This report went viral on the veteran's email circuit with some senior officers, including former Generals, venting their spleen at the humiliation meted out to the Army by placing its men under the command of the police. Lt Gen (retd) SK Bahri shot off an angry letter to the Union Home Minister.  Lt Gen Shokin Chauhan, GOC, 1 Corps quickly intervened and clarified the position in an email: “The troops in Haryana are from 1 Corps, which I command and there is no question about they being under anyone's command other than mine… I visited them yesterday and today the Army Commander was with them. We have a commander in each district commanding his troops. The police assist us in identifying local people, tracks and disturbed areas.” This assuaged the veterans and the anger faded away. But the bitter fact is that there is a huge trust deficit between the government and the veterans, which is also has a ripple effect on serving soldiers. This is not in national interest.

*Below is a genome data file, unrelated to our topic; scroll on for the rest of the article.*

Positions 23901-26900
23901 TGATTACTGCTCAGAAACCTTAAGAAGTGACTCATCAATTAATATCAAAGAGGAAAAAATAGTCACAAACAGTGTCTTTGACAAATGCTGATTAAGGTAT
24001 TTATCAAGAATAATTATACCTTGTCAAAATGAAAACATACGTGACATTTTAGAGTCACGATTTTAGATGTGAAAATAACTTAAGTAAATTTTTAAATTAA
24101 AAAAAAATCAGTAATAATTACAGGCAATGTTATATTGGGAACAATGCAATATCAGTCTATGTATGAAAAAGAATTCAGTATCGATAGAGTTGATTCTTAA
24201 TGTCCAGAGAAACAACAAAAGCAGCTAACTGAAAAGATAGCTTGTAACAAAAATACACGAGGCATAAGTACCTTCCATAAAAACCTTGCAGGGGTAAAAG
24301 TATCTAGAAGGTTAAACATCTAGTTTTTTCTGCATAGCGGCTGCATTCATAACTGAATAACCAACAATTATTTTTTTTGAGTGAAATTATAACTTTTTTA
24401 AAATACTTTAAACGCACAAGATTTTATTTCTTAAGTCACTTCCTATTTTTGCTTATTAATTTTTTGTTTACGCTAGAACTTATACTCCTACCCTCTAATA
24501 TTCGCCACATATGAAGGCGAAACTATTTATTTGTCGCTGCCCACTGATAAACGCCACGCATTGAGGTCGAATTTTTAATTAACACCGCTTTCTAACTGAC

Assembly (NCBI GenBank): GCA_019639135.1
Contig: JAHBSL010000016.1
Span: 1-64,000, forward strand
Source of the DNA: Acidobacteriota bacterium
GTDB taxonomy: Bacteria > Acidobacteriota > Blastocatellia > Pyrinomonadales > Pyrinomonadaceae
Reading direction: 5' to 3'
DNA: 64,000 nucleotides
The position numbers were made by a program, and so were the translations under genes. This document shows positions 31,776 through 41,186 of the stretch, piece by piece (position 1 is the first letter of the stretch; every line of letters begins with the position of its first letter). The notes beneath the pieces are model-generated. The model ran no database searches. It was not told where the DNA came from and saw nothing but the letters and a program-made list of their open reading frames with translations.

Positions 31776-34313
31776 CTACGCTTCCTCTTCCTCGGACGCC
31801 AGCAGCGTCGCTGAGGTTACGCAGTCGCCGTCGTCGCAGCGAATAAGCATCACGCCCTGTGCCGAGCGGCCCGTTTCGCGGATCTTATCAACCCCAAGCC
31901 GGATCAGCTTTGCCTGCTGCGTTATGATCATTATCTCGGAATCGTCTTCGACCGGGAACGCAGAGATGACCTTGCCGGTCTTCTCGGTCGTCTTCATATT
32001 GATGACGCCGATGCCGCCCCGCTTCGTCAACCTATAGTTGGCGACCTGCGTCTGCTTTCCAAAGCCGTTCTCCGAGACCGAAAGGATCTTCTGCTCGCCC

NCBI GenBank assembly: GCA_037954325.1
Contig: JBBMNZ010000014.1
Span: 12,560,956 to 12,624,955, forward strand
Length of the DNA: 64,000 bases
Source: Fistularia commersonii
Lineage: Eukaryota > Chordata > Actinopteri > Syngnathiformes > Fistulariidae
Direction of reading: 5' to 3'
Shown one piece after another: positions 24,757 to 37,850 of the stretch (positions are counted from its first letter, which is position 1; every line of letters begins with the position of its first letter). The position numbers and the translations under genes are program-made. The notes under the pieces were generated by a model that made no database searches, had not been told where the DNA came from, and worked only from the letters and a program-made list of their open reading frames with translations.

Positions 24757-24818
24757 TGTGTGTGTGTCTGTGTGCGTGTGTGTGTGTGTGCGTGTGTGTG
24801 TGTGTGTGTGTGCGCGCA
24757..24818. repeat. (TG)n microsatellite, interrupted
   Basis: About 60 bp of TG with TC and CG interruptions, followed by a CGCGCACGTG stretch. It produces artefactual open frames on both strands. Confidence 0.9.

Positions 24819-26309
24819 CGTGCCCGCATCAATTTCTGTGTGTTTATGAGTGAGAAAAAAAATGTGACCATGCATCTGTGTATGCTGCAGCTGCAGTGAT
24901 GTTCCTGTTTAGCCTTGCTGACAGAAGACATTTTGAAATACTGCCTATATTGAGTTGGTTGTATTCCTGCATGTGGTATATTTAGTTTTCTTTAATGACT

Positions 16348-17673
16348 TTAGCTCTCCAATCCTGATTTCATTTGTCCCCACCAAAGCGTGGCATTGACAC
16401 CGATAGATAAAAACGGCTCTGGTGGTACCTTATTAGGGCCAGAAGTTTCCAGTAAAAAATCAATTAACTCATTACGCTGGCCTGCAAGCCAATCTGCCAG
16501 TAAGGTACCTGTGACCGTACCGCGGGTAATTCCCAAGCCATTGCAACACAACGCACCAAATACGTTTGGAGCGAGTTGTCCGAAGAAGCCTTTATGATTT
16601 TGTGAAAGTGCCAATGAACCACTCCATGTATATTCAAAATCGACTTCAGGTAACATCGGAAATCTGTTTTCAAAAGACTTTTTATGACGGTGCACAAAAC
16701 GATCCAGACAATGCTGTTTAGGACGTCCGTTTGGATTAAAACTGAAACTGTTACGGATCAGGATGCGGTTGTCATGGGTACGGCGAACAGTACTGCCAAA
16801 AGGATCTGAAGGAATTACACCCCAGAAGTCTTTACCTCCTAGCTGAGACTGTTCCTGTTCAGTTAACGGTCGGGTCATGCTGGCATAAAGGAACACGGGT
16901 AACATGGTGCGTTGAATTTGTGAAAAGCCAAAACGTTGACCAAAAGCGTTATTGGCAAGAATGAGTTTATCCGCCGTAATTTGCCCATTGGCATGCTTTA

The Haryana government seems to have goofed up the entire handling of the situation. The provision of the Army in aid of civil authority is governed by Section 130 of the Criminal Procedure Code (CrPC). This legal clause states that decision to requisition "armed forces"  to disperse "violent assembly of people," which cannot otherwise be dispersed by the police or other forces available, should be taken by the “Executive Magistrate of the highest rank,” which is the District Magistrate, called the Deputy Commissioner in Haryana. Such Magistrate “may require any officer in command of any group of persons belonging to the armed forces to disperse the assembly with the help of the armed forces under his command, and to arrest and confine such persons forming part of it as the Magistrate may direct, or as it may be necessary to arrest and confine in order to disperse the assembly or to have them punished according to law." Law also says that “every such officer of the armed forces shall obey such requisition in such manner as he thinks fit, but in so doing he shall use as little force and do as little injury to person and property, as may be consistent with dispersing the assembly and arresting and detaining such persons.” Law and the standard operating procedure are clear. District Magistrates are the competent authority to requisition the Army as the local situation demands. After requisition, when the situation is handed over to the Army by a written order from the Magistrate, the Army is entirely in control with the officer-in-command in charge. Only that the Army is expected to bring the situation under control quickly and hand it back to the civil authorities and exit the scene.  The Army presence, at best, should be just about for a week.